I have to admit I agree with Dr. Bisson.  Even if a wine has less sulfur dioxide (or less tannin, less oak….but wait, what are barrels made out of?), it still contains plenty of alcohol, which is what causes intoxication, dehydration and hangovers.  I would hate for someone to read the Daily Beast article and get the impression that just by choosing certain brands over others they could blissfully ignore the fact that ethyl alcohol, whether lab-distilled so it contains no compounds other than carbon, hydrogen and oxygen (is that “pure” enough for you?) or delivered in an aqueous solution of Domain Jean-Louis Chave (one of the “natural wines” cited in the article), will still get you drunk, plastered, blistered, pissed, blotto or whatever you choose to call it.  It’s like suggesting that because you drive a Volvo (a vehicle marketed as one of the “safest” on the road) you can blithely tear up the road at 90 miles an hour on a rainy night while texting your BFF.  Heaven forbid you also attempt to do so after having had a few glasses of so-called “natural” wine.

 

That is the end of my Wine Wizard response, and before everyone starts talking about all those suspicious sulfites and other “added ingredients” in wines that really cause the hangovers and wine headaches, I want to write that we will tackle the “red wine headache” and “natural wines” in another blog post.  As the comment by “winethinker” in Mr. Salcito’s comment chain states, “The facts do get in the way of a good story”.  Sorry Mr. Salcito, the real story is as follows:  Sulfites are not the culprit of “wine malaise”, there is less than 0.1% of the population with a true “sulfite allergy” and these people lack the digestive enzyme sulfite dehydrogenase and also know to stay away from things like beer, dried fruits, cheese, deli meats and a host of other foods, all of which can contain sulfur dioxide.  There is also no such thing as a sulfur-dioxide free wine because yeast naturally produce 10 ppm or more sulfur dioxide as part of the fermentation process.  Indeed our own bodies are awash with sulfites.   Dr. Andrew Waterhouse, a colleague of Dr. Bisson, explains, “Most studies of sulfites overlook the fact that we produce almost a gram of sulfites in our cells every day.  Thus a few milligrams from a glass of wine, etc, is hardly going to overload our natural systems for breaking down the sulfite.” White wines actually tend to be fermented and bottled with more sulfites than red wines.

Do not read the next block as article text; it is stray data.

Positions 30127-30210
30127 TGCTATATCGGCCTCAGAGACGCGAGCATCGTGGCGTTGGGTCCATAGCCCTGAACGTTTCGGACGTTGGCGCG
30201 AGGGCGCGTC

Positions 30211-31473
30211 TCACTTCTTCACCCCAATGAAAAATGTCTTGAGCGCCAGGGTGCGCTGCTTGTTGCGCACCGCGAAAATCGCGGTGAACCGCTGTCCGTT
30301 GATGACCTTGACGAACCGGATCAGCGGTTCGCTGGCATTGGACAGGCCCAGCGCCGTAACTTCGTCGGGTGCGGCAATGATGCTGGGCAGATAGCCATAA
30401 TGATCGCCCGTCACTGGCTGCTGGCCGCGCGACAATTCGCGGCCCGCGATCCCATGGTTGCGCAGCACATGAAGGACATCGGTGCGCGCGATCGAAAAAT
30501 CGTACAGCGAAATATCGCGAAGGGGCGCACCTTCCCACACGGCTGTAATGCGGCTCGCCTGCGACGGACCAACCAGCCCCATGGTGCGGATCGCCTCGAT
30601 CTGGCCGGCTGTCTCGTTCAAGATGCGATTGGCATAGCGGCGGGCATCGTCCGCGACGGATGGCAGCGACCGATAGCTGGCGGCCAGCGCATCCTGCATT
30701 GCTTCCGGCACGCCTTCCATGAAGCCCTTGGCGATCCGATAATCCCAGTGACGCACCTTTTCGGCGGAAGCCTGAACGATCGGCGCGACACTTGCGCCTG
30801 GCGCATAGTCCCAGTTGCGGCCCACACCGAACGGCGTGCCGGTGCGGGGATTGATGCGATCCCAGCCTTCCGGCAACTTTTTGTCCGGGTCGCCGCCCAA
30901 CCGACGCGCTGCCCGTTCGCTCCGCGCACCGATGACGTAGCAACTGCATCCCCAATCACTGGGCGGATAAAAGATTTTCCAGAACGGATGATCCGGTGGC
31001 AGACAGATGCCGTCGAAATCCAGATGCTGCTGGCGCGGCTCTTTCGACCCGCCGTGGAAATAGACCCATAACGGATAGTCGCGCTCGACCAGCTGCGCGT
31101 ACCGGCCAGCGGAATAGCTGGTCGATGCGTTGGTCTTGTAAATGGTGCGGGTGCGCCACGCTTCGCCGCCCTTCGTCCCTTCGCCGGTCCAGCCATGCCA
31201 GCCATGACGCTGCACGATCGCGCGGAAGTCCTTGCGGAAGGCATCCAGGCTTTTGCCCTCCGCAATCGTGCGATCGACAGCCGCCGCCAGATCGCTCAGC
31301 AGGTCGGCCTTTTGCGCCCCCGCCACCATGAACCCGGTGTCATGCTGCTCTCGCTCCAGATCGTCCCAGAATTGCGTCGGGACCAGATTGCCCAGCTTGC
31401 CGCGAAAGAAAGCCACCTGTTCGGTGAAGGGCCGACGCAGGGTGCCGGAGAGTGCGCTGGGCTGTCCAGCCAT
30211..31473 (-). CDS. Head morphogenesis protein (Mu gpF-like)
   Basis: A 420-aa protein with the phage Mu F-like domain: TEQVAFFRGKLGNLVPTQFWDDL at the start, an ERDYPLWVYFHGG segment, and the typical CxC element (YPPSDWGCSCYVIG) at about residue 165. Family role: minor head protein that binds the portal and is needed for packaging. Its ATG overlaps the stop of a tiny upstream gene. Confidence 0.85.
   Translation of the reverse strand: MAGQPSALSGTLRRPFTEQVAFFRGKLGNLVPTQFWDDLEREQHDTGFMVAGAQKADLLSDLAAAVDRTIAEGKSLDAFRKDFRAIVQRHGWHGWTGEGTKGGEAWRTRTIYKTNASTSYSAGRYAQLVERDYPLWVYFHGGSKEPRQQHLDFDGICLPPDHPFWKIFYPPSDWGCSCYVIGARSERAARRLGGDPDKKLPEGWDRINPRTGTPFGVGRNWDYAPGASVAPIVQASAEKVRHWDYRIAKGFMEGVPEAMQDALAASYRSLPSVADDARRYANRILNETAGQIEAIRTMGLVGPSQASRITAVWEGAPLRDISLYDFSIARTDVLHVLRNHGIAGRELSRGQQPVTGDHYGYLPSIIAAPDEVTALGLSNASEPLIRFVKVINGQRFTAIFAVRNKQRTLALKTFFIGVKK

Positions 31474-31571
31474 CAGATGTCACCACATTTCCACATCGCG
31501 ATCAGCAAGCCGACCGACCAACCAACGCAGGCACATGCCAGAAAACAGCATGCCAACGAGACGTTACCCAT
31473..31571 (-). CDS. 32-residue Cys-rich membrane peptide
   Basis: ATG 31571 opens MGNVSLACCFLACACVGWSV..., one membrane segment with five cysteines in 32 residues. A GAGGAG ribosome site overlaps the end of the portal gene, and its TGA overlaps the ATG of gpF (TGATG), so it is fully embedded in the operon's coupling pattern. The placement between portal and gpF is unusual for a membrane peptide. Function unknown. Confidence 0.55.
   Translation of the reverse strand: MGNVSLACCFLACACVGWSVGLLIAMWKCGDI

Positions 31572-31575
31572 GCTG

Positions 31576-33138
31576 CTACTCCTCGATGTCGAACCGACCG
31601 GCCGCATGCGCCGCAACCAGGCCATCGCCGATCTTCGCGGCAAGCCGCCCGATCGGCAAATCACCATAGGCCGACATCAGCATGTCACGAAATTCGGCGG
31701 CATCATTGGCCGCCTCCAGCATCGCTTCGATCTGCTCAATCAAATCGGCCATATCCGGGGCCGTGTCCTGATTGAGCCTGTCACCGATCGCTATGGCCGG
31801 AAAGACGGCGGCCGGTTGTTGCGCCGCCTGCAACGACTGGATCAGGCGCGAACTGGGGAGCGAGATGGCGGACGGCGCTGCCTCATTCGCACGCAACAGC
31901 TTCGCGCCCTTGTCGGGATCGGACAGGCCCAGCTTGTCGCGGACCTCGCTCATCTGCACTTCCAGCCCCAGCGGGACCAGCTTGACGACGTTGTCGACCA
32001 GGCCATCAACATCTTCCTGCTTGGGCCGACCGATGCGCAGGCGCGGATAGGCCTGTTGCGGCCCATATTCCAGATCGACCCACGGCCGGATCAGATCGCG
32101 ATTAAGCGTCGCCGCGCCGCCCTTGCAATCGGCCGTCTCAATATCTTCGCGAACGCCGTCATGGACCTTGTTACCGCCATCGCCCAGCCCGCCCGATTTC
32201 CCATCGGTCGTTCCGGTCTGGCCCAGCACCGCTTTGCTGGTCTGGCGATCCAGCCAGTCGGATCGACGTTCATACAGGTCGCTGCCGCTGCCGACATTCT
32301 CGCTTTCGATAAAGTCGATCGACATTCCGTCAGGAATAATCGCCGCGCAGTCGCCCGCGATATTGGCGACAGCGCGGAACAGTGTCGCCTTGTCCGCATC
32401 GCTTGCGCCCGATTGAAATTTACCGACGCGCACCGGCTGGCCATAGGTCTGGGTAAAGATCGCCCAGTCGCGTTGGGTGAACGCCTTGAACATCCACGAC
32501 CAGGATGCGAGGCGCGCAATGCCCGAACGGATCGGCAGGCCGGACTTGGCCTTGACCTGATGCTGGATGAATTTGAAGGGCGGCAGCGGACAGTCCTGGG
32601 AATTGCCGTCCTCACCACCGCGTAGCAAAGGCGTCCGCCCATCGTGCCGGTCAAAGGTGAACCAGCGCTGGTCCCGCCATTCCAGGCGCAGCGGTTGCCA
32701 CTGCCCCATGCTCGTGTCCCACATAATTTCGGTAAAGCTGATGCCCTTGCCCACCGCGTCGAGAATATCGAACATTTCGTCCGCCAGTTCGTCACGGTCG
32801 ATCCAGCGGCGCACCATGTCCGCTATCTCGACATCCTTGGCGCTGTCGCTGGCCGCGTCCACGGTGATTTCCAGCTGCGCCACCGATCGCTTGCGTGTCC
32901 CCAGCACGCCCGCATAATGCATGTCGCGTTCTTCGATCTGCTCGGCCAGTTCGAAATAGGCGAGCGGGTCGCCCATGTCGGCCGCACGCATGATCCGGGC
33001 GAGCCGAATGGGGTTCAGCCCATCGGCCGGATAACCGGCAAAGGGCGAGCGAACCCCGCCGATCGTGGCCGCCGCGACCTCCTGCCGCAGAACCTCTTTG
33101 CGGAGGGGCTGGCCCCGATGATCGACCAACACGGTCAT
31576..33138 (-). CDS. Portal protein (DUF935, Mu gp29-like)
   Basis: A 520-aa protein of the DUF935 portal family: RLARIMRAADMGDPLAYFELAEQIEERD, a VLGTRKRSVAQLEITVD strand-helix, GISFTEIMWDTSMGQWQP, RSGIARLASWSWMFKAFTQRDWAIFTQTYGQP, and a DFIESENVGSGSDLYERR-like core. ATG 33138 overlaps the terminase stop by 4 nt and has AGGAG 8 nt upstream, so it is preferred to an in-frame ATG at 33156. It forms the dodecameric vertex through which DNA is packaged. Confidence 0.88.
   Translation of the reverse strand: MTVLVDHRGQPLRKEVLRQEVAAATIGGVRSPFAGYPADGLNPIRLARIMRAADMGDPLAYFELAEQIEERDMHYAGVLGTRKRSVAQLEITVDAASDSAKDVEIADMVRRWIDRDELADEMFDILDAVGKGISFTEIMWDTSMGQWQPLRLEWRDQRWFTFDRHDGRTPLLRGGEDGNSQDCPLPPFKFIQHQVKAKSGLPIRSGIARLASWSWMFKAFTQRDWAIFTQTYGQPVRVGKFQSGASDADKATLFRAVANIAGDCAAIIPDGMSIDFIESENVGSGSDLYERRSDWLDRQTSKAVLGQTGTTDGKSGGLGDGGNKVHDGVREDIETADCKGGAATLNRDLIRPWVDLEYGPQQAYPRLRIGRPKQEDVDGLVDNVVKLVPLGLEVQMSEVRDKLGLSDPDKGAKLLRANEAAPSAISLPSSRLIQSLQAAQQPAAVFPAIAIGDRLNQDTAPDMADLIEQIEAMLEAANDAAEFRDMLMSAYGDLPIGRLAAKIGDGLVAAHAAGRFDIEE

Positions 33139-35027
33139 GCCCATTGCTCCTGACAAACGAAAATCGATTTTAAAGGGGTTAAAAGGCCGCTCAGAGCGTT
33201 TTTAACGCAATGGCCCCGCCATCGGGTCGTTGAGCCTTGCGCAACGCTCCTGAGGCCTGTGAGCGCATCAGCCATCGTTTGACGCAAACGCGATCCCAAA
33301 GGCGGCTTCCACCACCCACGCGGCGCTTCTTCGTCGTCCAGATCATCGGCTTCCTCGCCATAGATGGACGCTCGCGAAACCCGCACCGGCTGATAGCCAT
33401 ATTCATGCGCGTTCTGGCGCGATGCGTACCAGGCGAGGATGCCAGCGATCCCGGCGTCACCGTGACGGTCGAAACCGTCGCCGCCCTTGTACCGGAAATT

Dr. Bisson believes that biogenic amines are largely the culprit and states, “Histamines are the main cause of headaches in people susceptible to such headaches, not SO2.”  Ironically, biogenic amines and histamines are much more likely to be elevated in wines that are not inoculated and which have inadequate sulfur dioxide, two hallmarks of many self-proclaimed “natural wines”.  Dr. Waterhouse also posits that, “It is possible that the flavonoids (epicatechin) in red wine can cause vasorelaxation, and blood  vessel relaxation is surely related to headaches.”

Hmmm- possibly one more reason to avoid over-oaked, over-extracted overly-tannic red wines.  On that note, time to go pop open a bottle of Pinot Noir…..

 

 

Read Tom Wark’s brilliant response to “The No Hangover Wine” article here:  “Natural Wine Cures Cancer!”

Check out the Wine Wizard and all the rest of my fabulous wine-writing colleagues at WineMaker Magazine:  www.winemakermag.com

www.garnetvineyards.com  @GarnetVineyards www.facebook.com/GarnetVineyards

 

Copyright Alison Crowe